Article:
Multiple Masculinities and Personal Adornment from Herculaneum – Courtney A. Ward (Oxford)

Gender has been a critical influence in archaeology over the past 30 years, however there is still a tendency to view jewellery and personal adornment purely as the realm of wealthy women. Yet, freeborn boys were marked by a gold bulla and men of various financial and social statuses wore finger-rings. This paper will provide a new perspective regarding discussions of gender and identity by uncovering the multiple masculinities extant in the Roman world through an analysis of personal adornment and skeletal remains preserved by the eruption of Vesuvius in A.D. 79.

Though his rank and economic means remained constant, a man in the political sphere would have been identifiable as a boy, a young politician, a husband, a successful statesman and ultimately a head of household. These stages in the life of this fictitious man would have been differentiated not only by levels of responsibility and respect but also through variations in clothing and personal adornment. The gender identities associated with these stages would have also varied according to individual circumstances of wealth and status. The goal of this paper is to uncover not only how these gender identities were conveyed but also how they interacted with other interrelated social factors, such as social standing and financial means. In order to more accurately assess these multiple gender identities, skeletal remains from Herculaneum will be examined for aspects, such as age, sex, health and social status. These will then be compared to assemblages of personal adornment found with the individual remains.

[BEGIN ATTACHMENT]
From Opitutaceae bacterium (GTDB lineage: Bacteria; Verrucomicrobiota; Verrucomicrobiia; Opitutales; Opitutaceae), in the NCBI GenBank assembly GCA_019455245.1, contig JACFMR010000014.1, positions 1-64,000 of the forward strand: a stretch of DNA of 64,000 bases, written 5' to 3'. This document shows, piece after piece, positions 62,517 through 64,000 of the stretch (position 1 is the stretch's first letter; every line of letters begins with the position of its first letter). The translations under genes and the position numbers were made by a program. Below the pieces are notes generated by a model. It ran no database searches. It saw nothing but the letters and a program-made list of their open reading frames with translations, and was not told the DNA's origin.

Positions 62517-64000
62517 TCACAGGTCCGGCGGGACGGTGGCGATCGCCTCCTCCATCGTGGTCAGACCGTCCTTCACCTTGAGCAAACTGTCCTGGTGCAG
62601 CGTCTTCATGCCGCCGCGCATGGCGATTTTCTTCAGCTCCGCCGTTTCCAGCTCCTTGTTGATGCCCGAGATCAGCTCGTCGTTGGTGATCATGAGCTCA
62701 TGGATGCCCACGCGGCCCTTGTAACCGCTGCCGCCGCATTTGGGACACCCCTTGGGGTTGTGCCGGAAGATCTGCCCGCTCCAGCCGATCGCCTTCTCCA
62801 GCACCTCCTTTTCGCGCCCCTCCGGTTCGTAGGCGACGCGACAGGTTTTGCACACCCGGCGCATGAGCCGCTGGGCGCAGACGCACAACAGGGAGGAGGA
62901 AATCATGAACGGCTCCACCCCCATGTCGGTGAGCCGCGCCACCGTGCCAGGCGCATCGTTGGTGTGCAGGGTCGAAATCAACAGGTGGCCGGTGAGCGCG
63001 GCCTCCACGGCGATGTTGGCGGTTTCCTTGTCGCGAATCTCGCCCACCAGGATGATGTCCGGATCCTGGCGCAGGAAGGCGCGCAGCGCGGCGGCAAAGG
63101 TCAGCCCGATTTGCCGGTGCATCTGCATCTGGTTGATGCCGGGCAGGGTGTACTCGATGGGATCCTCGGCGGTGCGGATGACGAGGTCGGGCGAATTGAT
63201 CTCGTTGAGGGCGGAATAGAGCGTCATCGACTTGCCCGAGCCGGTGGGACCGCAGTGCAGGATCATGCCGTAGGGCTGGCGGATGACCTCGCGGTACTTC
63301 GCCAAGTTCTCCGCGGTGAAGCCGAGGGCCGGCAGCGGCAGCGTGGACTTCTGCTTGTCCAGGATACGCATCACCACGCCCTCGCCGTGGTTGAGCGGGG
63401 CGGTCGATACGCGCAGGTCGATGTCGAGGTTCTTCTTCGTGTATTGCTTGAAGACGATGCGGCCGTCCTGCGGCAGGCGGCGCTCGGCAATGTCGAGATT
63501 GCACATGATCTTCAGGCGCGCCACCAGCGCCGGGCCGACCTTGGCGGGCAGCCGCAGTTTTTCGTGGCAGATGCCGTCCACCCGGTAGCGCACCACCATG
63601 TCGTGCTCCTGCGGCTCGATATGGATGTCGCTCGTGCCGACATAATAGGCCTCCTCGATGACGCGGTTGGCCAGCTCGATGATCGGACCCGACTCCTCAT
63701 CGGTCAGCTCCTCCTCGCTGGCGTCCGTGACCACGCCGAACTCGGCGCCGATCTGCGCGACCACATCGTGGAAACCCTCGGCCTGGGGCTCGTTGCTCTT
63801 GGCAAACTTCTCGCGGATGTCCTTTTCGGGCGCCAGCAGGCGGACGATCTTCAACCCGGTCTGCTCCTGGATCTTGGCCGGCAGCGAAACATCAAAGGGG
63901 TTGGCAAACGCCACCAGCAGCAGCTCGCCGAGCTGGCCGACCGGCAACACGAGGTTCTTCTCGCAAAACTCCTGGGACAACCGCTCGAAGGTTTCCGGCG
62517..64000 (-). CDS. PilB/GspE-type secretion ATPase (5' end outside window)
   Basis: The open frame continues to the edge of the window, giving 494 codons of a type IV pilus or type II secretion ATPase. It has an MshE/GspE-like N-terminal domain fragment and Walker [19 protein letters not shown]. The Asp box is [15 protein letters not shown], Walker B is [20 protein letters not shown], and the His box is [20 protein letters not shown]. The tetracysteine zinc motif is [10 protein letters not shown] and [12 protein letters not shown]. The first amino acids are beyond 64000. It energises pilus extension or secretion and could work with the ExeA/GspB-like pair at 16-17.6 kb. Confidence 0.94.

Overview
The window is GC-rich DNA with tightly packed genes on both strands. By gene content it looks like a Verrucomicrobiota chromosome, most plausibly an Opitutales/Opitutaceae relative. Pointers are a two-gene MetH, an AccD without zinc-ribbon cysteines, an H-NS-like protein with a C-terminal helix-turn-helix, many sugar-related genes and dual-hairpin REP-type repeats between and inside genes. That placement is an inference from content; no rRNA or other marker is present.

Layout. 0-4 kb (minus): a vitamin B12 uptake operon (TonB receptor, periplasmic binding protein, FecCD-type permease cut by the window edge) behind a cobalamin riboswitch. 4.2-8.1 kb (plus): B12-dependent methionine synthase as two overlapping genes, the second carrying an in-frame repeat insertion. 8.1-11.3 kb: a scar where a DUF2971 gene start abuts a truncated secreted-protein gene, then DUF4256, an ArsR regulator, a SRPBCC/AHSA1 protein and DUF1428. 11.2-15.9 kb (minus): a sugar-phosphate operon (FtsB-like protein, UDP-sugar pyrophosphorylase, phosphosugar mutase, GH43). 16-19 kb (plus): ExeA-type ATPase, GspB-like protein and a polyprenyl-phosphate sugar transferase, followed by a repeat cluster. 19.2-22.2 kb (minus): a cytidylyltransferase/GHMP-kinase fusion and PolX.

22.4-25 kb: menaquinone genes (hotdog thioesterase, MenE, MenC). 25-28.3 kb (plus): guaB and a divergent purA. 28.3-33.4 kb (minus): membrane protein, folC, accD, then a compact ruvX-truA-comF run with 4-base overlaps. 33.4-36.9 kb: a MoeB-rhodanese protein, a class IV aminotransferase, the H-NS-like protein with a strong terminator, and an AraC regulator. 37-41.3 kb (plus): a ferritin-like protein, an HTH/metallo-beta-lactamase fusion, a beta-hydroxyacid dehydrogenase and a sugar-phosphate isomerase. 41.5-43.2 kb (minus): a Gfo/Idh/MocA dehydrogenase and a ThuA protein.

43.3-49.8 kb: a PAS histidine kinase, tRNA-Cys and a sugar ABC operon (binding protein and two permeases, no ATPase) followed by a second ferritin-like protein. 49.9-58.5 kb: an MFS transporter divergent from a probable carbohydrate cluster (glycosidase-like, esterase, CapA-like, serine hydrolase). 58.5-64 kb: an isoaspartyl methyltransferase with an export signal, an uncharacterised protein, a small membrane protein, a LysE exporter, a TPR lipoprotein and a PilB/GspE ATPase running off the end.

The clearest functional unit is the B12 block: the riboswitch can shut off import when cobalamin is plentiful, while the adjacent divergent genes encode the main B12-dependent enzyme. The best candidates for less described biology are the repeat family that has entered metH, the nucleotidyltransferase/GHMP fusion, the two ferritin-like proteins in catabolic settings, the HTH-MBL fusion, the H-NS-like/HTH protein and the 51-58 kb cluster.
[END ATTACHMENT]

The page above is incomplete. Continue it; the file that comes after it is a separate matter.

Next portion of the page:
Gender has been a critical influence in archaeology over the past 30 years, however there is still a tendency to view jewellery and personal adornment purely as the realm of wealthy women. Yet, freeborn boys were marked by a gold bulla and men of various financial and social statuses wore finger-rings. This paper will provide a new perspective regarding discussions of gender and identity by uncovering the multiple masculinities extant in the Roman world through an analysis of personal adornment and skeletal remains preserved by the eruption of Vesuvius in A.D. 79.

 

Though his rank and economic means remained constant, a man in the political sphere would have been identifiable as a boy, a young politician, a husband, a successful statesman and ultimately a head of household. These stages in the life of this fictitious man would have been differentiated not only by levels of responsibility and respect but also through variations in clothing and personal adornment. The gender identities associated with these stages would have also varied according to individual circumstances of wealth and status. The goal of this paper is to uncover not only how these gender identities were conveyed but also how they interacted with other interrelated social factors, such as social standing and financial means. In order to more accurately assess these multiple gender identities, skeletal remains from Herculaneum will be examined for aspects, such as age, sex, health and social status. These will then be compared to assemblages of personal adornment found with the individual remains.

Advertisements

Leave a Reply

Fill in your details below or click an icon to log in:

WordPress.com Logo

You are commenting using your WordPress.com account. Log Out / Change )

Twitter picture

You are commenting using your Twitter account. Log Out / Change )

Facebook photo

You are commenting using your Facebook account. Log Out / Change )

Google+ photo

You are commenting using your Google+ account. Log Out / Change )

Connecting to %s